I worked for Sainsburys some time ago as a lowly shelf stacker on an evening shift, four nights a week. The initial training was full of hints and tips about how to help customers, a simple example being to always show a customer to a product that they asked for, i.e. if they asked for Cornflakes, take them physically to the relevant section. Easy enough? Well if you know the store it is but if you don't then its quite embarressing for you and the customer. 'Where's the blancmange mix?' take customer to home baking, then desserts and finally find a supervisor. Good experience - No!

On another occasion I had gone behind the scenes to ask a colleague where something was, when a manager (I knew it was a manager because I had never seen him before and he had a suit on) shouted in a very angry manner, 'Get back to work and stop messing around!' So I went off and told the customer that we didn't have any and handed my notice in the following week.

Only one incident but it convinced me that I didn't want to work there no matter what the convenience or need for money.

A quite negative take on intervention but I wanted to highlight the positive of the bakery story.

Posted by: Paul Goodison | Apr 1, 2005 3:24:45 PM

What stands out for me is how your manager was a scary unknown suit. I have noticed a certain tendency for the suits to talk only to one another at our local Sainsbury's. One in particular struts around the shop with a mobile phone, avoiding eye contact with both junior staff and shoppers (too busy; too important). Is this a Sainsbury's thing? Or a retail thing generally? Or does it vary store to store?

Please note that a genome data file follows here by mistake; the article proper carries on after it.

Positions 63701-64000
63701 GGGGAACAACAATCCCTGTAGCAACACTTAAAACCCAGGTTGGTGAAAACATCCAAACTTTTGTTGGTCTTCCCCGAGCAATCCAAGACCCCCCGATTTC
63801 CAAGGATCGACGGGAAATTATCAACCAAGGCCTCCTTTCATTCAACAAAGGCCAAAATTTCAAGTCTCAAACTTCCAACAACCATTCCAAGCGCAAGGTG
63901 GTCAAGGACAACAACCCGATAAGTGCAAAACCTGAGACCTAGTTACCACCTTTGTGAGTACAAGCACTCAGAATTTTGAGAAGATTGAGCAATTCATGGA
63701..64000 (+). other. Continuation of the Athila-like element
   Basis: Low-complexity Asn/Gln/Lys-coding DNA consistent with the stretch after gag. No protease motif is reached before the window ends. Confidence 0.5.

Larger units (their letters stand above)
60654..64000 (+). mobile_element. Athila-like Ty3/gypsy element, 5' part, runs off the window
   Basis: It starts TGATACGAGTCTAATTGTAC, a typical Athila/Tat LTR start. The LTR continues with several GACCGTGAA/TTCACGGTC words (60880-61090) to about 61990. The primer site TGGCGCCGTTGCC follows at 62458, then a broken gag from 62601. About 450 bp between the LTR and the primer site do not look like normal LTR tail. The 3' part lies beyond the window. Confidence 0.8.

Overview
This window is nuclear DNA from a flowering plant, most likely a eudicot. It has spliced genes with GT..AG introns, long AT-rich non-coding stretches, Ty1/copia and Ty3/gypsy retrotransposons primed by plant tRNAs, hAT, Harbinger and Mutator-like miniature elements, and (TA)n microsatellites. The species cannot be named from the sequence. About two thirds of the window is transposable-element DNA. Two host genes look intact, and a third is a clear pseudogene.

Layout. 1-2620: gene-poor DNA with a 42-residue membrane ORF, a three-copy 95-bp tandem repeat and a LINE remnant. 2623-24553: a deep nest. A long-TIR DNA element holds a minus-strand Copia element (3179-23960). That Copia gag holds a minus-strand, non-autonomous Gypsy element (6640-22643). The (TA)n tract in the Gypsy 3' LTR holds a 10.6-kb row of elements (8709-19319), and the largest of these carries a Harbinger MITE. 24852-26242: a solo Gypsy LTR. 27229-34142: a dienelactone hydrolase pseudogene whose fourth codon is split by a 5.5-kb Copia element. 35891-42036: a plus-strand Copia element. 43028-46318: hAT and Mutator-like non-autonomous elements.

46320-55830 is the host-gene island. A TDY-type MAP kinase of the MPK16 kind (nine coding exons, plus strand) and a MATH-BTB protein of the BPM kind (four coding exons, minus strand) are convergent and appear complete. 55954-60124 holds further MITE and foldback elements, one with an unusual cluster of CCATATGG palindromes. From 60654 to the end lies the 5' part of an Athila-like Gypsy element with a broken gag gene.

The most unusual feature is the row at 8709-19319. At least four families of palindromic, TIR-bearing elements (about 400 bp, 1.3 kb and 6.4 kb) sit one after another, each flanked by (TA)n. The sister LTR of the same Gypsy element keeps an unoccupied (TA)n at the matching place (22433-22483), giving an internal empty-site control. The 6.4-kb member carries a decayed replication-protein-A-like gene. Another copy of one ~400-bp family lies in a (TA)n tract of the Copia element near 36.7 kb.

Like Johnnie, I wonder what is the simple intervention which will change all that?

Maybe something like Rosa Say's Daily 5 Minutes? This is a really simple idea - managers commit to giving 5 minutes of no agenda time to at least one employee each day, while keeping a checklist to ensure that they see everyone regularly.

One of the proven benefits of the daily five minutes is that trust gets built up between managers and workers, so there would have been no pre-judging you when you went back to the stock room:

Benefits from the Daily Five Minutes piled up: Managers ceased to judge employee situations prematurely, for they had built up a relationship that demanded all be allowed to speak first.

Thanks for your story, Paul. Keep 'em coming.

Posted by: Adrian Trenholm | Apr 1, 2005 4:38:32 PM